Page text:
Caption: Office of Ryue Nishizawa, Moriyama House, 2005 © Tak_a shi Homma
Barbican Art Gallery in London is currently hosting The Japanese House, a major exhibition focusing on how human environment and identities are intrinsically linked nowhere more so than in Nipponese architecture. The exhibit’s cornerstone is the full-size recreation of the Moriyama House (2005), designed in Tokyo by Ryue Nishizawa (SANAA), accompanied by a video that shows life extracts of the singular owner Yasuo Moriyama.
This radical decomposition of the conventional house is the epitome of Japanese architectural ingenuity and innovation, and it is objectively a masterpiece; but the European widespread love for this style actually hides something.
As studied at high school, in the 20th century the theories of Sigmund Freud ceased to consider the human psyche only in its abstract dimension, and started to break it into many distinct parts. Freudian psychoanalysis revolutionized modern philosophy and marked the beginning of the introspective analysis of human life subdivided in its multiple aspects.
Similarly Italian writer Luigi Pirandello, driven by the desire of exploring and understanding the Cartesian’s ‘res cogitans’ (psychic reality), explored the different sides of human beings, showing how they act in different ways depending on character facets and different situations. The individual was put in crisis, and the previous Illuminist hope and positivity was gradually forgotten.
The dramatic condition of men and the endless search for himself are amongst the legacy that Gen Z leaves to the Millennials, whether they want it or not. As a result, the reason that makes the European public appreciate Japanese creative language could be unexpectedly related with Freud and the Pirandellian fragmentation of the ‘I’.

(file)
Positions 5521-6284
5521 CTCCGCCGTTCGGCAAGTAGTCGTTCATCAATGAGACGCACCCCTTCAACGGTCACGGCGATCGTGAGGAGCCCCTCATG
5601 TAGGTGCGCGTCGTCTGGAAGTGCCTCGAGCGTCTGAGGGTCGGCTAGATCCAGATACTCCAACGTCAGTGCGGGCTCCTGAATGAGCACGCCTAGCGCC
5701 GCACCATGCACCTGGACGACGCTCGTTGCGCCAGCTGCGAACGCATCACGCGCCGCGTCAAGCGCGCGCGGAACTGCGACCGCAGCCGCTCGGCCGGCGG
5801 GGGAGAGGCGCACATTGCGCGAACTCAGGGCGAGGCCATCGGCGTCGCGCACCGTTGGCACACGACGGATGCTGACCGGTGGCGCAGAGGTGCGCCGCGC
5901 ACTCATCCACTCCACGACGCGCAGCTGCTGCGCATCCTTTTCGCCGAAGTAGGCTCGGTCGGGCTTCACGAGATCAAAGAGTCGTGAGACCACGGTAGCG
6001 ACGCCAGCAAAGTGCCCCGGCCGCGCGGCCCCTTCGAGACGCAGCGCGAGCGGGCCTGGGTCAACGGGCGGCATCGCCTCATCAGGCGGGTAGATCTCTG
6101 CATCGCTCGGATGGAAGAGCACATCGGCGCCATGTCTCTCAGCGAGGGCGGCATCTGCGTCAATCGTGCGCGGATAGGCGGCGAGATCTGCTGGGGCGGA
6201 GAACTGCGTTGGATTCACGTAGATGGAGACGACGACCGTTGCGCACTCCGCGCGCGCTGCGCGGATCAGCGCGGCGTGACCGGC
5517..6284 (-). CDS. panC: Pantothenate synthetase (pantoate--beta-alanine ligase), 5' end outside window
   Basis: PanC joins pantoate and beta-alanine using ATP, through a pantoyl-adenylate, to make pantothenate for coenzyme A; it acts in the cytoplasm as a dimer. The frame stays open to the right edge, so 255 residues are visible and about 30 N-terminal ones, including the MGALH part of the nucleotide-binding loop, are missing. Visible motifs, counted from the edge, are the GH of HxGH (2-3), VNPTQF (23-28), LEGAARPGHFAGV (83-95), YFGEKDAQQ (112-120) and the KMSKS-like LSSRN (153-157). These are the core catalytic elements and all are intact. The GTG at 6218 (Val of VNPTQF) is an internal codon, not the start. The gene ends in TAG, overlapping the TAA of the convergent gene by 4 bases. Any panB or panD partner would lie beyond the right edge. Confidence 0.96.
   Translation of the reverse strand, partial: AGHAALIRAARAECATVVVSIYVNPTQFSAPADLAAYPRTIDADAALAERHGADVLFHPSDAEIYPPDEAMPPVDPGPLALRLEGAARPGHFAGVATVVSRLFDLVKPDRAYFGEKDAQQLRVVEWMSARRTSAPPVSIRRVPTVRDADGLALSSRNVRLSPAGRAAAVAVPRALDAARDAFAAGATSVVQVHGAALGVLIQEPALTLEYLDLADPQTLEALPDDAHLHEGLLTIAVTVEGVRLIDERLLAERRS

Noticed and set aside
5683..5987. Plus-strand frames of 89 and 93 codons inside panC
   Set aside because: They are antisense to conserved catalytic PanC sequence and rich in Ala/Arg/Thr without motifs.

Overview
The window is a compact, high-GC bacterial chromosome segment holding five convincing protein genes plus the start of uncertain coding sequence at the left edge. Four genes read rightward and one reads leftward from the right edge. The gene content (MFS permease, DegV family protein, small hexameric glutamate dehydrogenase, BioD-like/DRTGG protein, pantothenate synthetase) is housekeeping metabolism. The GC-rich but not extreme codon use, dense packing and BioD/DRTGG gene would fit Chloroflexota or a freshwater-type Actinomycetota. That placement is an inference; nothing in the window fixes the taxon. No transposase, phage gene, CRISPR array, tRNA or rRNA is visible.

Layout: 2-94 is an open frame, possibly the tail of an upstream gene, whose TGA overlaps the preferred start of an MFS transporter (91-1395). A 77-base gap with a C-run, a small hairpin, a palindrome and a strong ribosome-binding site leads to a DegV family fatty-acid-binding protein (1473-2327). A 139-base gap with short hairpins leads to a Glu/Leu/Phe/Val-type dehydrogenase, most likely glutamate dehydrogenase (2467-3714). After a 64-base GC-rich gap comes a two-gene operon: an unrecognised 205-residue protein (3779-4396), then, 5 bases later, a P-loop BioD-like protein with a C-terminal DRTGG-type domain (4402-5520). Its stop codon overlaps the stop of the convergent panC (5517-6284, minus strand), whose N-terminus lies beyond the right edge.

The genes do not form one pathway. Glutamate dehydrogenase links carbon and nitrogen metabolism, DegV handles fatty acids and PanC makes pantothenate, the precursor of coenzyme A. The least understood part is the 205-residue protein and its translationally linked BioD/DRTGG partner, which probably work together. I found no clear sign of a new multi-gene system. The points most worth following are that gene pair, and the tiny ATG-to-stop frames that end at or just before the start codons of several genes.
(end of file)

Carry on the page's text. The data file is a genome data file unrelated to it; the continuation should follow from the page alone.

‘THE REAL SOLITUDE IS IN A PLACE THAT LIVES FOR ITSELF, THAT HAS NO TRACK OR VOICE FOR YOU; IT IS IN THE END WHERE THE FOREIGNER IS YOU’
(Pirandello, L., 1925)
To me, this is the creation of meaning. The praise and charm produced by Nishizawa’s architecture, synthesis of tradition and modernism, symbol of simplicity and easiness, is unconsciously consequential to the projection of the philosophical heritage that Europeans see in it.
Why do we love so much the Moriyama House? Because it is fragmented. Every space is connected, yet disjointed; it gives the impression of unity, but One is actually made out of several distinct and separated components, as every human being.
Moriyama House is the projection of the fragmentation of ourselves into a physical space, broken into pieces but still one. The final creature is pure and serene, but it hides hard work and it also translates the urgent need for new housing due to the total devastation of Tokyo after the war, as well as radical critiques of society.
In the end, the public forgot on purpose the arduous aspects behind the Nishizawa’s project, thinking only about the final peaceful result.
Freud, S(1923) The Ego and the Id. Internationaler Psycho- analytischer Verlag (Wien), W. W. Norton & Company.
Pirandello, L (1925) Uno, nessuno centomila. Italy: Edizioni Einaudi.